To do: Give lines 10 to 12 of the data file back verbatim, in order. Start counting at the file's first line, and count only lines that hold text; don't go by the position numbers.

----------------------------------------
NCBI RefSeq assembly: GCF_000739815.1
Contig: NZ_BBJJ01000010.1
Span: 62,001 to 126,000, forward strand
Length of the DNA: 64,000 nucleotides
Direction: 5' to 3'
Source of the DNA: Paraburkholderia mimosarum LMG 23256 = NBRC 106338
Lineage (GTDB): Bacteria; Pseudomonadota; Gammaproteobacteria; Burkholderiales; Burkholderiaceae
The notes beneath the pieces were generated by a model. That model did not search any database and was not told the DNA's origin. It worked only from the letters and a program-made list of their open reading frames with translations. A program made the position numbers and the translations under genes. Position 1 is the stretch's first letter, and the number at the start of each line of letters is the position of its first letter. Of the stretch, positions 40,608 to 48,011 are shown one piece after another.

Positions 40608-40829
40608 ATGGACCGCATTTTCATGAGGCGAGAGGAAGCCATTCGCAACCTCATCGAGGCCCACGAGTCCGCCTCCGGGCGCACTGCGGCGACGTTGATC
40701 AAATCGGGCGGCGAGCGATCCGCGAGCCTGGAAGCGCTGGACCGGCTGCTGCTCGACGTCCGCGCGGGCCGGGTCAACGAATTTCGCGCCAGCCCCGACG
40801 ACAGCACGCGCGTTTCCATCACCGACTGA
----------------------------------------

40608 ATGGACCGCATTTTCATGAGGCGAGAGGAAGCCATTCGCAACCTCATCGAGGCCCACGAGTCCGCCTCCGGGCGCACTGCGGCGACGTTGATC
40701 AAATCGGGCGGCGAGCGATCCGCGAGCCTGGAAGCGCTGGACCGGCTGCTGCTCGACGTCCGCGCGGGCCGGGTCAACGAATTTCGCGCCAGCCCCGACG
40801 ACAGCACGCGCGTTTCCATCACCGACTGA